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Efficient in situ method to determine radionuclide concentration in soil
Stockholm University, Faculty of Science, Department of Physics. (nucl)
Stockholm University, Faculty of Science, Department of Physics. (nucl)
2005 (English)In: Nuclear Instruments and Methods in Physics Research Section A: Accelerators, Spectrometers, Detectors and Associated Equipment, ISSN 0168-9002, E-ISSN 1872-9576, Vol. 547, no 2-3, 400-410 p.Article in journal (Refereed) Published
Abstract [en]

A simple realisation of the so-called peak-to-valley method is described combining simulations of photon transport in soil with measured detector properties. Comparisons regarding the total activity of Cs-137 determined from gamma spectra recorded in situ to results from soil sampling show excellent agreement for six different sites in Sweden with different surface properties and activities ranging from 15 to 1000 kBq/m(2). These results are quite insensitive to assumptions regarding soil composition. Our results for the burial depth are more sensitive to assumptions regarding soil composition, however, still in general agreement with the results from the soil samples.

Place, publisher, year, edition, pages
2005. Vol. 547, no 2-3, 400-410 p.
Keyword [en]
in situ gamma-ray spectrometry; peak-to-valley methods; measured detector response
National Category
Natural Sciences
Identifiers
URN: urn:nbn:se:su:diva-12474DOI: 10.1016/j.nima.2005.03.143OAI: oai:DiVA.org:su-12474DiVA: diva2:178994
Available from: 2008-01-15 Created: 2008-01-15 Last updated: 2017-12-13Bibliographically approved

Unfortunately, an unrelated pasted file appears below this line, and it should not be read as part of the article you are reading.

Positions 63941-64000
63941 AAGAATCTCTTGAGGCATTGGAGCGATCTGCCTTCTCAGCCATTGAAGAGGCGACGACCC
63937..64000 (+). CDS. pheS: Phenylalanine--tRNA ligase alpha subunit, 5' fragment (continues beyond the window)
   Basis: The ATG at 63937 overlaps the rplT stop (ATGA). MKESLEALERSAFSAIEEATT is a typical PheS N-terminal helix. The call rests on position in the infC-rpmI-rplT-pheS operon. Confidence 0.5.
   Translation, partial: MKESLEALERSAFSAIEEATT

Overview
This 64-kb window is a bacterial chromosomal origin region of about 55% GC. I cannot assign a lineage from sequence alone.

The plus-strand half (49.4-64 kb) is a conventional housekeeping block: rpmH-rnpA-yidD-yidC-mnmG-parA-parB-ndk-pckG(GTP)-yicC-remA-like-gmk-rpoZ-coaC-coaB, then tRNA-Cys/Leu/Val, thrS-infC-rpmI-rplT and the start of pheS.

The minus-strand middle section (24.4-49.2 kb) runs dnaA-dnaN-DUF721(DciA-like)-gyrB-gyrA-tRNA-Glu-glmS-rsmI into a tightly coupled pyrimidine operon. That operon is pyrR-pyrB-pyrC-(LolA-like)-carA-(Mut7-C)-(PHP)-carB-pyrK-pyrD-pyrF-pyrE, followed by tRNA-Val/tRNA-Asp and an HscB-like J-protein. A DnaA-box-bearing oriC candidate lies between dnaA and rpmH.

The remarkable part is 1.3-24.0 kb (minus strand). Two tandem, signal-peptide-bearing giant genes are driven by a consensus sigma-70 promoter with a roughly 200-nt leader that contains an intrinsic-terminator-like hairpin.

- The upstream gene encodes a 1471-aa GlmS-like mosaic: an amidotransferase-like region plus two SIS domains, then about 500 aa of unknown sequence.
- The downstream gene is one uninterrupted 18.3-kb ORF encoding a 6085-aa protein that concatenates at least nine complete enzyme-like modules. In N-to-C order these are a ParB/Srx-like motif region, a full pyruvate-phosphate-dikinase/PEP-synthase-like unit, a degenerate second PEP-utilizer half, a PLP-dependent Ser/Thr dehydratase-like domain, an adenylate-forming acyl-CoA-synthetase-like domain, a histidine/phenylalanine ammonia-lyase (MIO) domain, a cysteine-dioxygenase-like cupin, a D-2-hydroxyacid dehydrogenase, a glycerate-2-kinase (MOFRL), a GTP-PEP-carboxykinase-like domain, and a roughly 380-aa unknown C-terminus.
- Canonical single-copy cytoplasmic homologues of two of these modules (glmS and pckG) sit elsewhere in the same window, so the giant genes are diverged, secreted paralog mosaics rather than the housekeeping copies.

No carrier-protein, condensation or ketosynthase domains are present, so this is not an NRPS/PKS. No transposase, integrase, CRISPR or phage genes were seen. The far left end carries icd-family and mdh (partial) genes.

In thesis
1. In situ measurements of radionuclide concentration in soil: An investigation into detector properties and methods
Open this publication in new window or tab >>In situ measurements of radionuclide concentration in soil: An investigation into detector properties and methods
2010 (English)Doctoral thesis, comprehensive summary (Other academic)
Abstract [en]

In case of a release of radioactive nuclides into the environment it is necessary to  have reliable methods to estimate the potential effect on people and the ecosystem. In this context the total activity deposited, the elemental composition and the depth distribution are of importance.

An efficient in situ method to estimate the average contamination over larger areas using high purity germanium (HPGe) detectors has been developed. The method combines simulation of photon transport with measured detector properties. The total activity of 137Cs determined from gamma-ray spectra recorded in situ are compared to results from soil sampling.

Another in situ method has been developed to determine the depth distribution of a radionuclide contamination, using an array of small detectors inserted into the ground, as an alternative to the standard procedure of soil sampling. The possibility to use cadmium telluride (CdTe) detectors as well as lanthanum bromide (LaBr3) detectors has been investigated. As a demonstration of the developed method the small-scale variation of the activity distributions in an area covering 350 m2 have been measured and is compared to results obtained by other methods.

Place, publisher, year, edition, pages
Stockholm: Department of Physics, Stockholm University, 2010. 80 p.
Keyword
In situ gamma-ray spectrometry, LaBr3, CdTe, Cs-137, soil samples
Research subject
Physics
Identifiers
urn:nbn:se:su:diva-47398 (URN)978-91-7447-192-2 (ISBN)
Public defence
2011-01-28, sal FA32, AlbaNova universitetscentrum, Roslagstullsbacken 21, Stockholm, 10:00 (English)
Opponent
Supervisors
Note
At the time of the doctoral defense, the following paper was unpublished and had a status as follows: Paper 4: Submitted. Available from: 2011-01-03 Created: 2010-12-01 Last updated: 2010-12-02Bibliographically approved

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